The concentration of decoking additive in solution is preferably less than about 1 gram of the additive mixture per liter of solvent or about 0.1 wt. % of the additive mixture in the solution.
According to a preferred embodiment of the method of the invention, the decoking additive solution is preferably introduced into the steam stream at the point of transition from convection tubes 45 to radiant tubes 46. This technique was found to be effective in introducing uniform amounts of additives to each radiant coil in the radiation section 12 of the furnace. The reaction mixture (steam and additives) in the tubes during the decoking procedure is preferably kept at a temperature which ranges from about 800° C. to about 950° C.
The mass rate of steam entering the coil of the furnace to be decoked should preferably be greater than 35 kilograms per square meter of tube internal cross-sectional area. Higher mass rates than 35 kgs/m2·second at constant temperature reduce the time required for decoking. Higher operation pressure in the furnace tubes being decoked requires more decoking time.
With reasonable optimum steam mass rates and temperatures, a furnace pass or coil may be decoked in 2-3 hours or less. After decoking a fraction of the coils has been completed, the same procedure may be used at any time deemed desirable to decoke additional coils. As noted above, if so desired, two or more coils (passes) in a multi-pass furnace can be decoked in this manner simultaneously.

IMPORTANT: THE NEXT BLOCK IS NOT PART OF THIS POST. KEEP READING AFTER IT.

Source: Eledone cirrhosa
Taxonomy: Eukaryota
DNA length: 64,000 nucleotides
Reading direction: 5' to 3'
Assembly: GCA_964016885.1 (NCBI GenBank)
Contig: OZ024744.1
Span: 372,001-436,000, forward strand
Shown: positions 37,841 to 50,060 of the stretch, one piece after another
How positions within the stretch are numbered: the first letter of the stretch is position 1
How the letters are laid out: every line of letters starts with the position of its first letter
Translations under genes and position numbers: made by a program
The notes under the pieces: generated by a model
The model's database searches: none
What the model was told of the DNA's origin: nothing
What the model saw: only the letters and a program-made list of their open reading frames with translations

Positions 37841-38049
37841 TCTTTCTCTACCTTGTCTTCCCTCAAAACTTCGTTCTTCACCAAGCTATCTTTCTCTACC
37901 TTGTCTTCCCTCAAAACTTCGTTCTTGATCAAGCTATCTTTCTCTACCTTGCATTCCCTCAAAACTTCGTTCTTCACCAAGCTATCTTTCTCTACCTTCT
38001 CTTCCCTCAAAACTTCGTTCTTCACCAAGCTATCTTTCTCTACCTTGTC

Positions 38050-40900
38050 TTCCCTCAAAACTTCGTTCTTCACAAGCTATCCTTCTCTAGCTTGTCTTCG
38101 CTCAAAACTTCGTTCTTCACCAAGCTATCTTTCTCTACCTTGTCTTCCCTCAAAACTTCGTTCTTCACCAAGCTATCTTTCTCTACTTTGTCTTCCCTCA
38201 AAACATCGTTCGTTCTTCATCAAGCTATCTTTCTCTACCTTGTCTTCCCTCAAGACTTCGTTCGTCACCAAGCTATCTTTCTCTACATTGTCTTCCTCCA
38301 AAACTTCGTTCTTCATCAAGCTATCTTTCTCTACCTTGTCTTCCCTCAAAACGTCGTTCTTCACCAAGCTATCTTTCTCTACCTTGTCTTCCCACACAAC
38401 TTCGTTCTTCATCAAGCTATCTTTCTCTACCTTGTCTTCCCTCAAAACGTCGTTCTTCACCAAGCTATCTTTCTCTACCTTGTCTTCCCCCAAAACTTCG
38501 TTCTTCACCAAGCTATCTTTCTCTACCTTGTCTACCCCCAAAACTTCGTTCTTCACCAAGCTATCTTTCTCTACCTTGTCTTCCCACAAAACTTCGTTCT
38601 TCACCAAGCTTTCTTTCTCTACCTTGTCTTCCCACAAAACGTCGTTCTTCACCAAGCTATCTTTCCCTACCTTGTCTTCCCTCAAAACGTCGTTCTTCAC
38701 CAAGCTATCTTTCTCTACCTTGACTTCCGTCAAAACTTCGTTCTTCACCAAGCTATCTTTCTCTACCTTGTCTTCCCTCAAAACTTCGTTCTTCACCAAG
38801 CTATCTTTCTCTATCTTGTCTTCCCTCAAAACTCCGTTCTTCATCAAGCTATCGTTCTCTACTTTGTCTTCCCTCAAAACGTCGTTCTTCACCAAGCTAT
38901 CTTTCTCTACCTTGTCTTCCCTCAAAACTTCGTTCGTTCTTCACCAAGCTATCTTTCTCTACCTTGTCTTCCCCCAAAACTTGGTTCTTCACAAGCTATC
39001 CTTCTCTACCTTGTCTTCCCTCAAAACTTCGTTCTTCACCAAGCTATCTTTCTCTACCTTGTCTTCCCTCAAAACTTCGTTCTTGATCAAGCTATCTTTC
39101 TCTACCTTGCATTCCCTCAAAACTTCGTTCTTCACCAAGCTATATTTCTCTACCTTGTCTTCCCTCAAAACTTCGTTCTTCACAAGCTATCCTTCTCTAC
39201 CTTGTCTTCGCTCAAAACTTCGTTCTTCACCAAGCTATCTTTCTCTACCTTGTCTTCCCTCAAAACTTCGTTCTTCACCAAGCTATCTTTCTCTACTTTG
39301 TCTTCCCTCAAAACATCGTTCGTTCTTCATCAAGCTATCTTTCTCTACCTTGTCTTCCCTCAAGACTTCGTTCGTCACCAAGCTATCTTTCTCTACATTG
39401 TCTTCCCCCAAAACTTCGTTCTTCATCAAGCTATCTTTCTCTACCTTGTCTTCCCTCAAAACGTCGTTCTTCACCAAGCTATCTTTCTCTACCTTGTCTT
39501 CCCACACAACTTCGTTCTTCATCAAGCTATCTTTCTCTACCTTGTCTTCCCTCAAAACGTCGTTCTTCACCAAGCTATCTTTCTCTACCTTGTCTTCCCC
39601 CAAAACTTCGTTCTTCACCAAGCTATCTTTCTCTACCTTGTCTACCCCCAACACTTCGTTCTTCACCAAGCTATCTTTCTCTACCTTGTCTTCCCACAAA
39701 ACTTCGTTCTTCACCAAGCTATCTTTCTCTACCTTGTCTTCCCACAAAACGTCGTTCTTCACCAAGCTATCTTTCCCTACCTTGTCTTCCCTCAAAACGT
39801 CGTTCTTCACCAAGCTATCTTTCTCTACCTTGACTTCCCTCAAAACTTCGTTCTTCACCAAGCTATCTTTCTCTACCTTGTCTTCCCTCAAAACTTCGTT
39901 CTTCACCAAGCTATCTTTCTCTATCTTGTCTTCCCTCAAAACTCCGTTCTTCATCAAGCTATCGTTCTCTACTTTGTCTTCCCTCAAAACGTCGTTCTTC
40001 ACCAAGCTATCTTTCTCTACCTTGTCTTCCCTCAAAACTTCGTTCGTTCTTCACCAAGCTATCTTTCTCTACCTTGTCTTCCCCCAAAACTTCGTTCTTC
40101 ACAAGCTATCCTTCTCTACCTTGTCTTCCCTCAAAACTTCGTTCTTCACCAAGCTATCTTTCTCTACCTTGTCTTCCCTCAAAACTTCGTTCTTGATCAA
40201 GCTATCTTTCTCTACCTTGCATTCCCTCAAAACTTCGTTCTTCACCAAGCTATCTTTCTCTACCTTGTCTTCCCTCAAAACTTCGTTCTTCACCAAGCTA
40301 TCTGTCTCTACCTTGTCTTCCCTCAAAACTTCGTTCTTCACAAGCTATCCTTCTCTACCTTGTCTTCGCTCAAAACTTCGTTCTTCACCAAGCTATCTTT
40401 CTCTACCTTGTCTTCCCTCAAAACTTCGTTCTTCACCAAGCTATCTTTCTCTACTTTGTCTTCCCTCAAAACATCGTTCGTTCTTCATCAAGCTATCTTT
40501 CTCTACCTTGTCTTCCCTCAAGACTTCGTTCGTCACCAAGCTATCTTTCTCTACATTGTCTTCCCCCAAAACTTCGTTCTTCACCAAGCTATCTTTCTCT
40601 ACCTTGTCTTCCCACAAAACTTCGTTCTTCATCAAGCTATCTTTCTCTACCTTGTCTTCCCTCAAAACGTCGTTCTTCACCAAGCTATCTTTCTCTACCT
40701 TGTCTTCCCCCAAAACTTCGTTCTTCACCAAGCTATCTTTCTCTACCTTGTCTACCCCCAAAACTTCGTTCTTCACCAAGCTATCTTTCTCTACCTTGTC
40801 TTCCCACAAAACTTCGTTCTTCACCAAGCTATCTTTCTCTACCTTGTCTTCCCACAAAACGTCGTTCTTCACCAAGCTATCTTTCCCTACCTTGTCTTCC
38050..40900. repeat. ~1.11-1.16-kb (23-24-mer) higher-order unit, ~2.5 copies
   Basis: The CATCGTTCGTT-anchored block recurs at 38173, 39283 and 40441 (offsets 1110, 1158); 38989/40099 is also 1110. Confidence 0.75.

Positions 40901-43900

The velocities of the carbon steam conversion reactions/are dependent on temperature, pressure and activity of the catalysts (decoking additives). The velocity of the carbon steam conversion reactions are presented in Table 1.
As shown in Table 1, the reaction velocities obtained through the use of the decoking additives is more than 50 times higher than the result achieved when decoking was conducted in the presence of steam without any additives. The salts of the group IA metals have higher activity as evidenced by the higher velocity than the group IIA salts (about 2-3 times).